Prokofiev Symphonies Nos 5 & 6
Composed just months before the defeat of Nazi Germany, Prokofiev’s Fifth Symphony usually starts like a giant slowly rousing itself to action. Few conductors take its opening quite as slowly as the score’s designated crotchet=43, but Sakari Oramo, at crotchet=72, takes easily the fastest tempo on disc. The result sounds more light-footed and less portentous than usual, and certainly makes the first movement’s structure easier to grasp. Unfortunately, Oramo’s tempo also undermines that movement’s sense of weight, which is surely meant to be contrasted with the fleeting scherzo that follows. Indeed, Oramo finds a median tempo more or less throughout the work, so losing the contrasts upon which its drama thrives. Strangely, he breaks this trend with a relatively deliberate tempo for the finale, making it less the exhilarating ride other conductors make of it and more a festival of clod-hopping grotesques.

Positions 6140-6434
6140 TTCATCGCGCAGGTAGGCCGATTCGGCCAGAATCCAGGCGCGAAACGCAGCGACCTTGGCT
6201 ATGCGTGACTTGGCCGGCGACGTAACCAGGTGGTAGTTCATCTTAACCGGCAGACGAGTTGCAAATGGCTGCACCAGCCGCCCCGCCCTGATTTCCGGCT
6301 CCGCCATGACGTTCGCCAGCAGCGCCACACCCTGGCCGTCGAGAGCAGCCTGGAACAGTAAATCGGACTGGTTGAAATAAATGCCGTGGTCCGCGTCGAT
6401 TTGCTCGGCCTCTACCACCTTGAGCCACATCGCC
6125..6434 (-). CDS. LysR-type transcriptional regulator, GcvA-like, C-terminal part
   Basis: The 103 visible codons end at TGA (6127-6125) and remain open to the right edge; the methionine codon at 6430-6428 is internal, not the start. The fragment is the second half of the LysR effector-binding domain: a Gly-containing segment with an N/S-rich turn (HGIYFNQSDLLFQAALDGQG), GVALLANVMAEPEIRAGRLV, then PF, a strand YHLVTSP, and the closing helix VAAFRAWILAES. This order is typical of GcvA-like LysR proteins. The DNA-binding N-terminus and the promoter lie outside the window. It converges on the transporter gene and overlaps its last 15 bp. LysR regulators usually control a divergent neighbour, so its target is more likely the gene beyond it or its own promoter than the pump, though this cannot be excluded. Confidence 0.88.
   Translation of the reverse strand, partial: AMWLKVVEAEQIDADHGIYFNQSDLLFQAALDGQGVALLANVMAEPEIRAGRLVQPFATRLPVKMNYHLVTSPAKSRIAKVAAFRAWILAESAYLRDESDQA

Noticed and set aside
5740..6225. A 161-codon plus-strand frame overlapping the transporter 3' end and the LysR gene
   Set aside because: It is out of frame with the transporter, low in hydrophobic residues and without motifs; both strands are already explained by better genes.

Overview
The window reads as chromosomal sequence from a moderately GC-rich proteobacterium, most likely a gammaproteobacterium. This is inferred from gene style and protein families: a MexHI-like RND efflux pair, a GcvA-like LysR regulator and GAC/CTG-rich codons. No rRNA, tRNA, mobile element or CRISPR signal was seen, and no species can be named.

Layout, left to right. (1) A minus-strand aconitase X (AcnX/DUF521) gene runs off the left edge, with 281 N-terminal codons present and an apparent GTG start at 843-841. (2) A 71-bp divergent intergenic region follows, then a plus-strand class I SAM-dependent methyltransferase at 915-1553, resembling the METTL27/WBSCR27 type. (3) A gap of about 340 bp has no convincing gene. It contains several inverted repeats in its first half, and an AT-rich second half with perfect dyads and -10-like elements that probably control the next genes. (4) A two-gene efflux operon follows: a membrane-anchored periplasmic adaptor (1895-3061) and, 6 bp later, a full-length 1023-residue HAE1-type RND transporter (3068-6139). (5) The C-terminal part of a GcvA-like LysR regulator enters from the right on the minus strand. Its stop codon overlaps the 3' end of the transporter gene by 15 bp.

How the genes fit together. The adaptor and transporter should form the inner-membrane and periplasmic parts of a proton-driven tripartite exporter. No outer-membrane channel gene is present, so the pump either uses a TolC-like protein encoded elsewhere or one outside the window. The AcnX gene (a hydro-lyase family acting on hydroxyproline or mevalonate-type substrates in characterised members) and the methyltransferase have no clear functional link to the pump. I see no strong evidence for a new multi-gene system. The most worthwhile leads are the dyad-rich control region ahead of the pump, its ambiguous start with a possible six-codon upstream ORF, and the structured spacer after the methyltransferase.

After this disappointing performance, it is a pleasant surprise to find the Sixth Symphony, written in memory of those with ‘wounds which cannot be healed’, given one of the most effective and powerful interpretations since that of its original performers, Evgeny Mravinsky and the Leningrad Philharmonic Orchestra. Aided by a clean and unfussy recorded acoustic, Oramo and the Finnish Radio Symphony Orchestra bring out the work’s remarkable colours and character. In the second movement one senses the Symphony’s deliberate hesitations, and those moments where certainties are undermined by a curdled harmony or a baleful brass fanfare, counterbalanced with some of the most poignant and candidly tender melodies Prokofiev ever composed.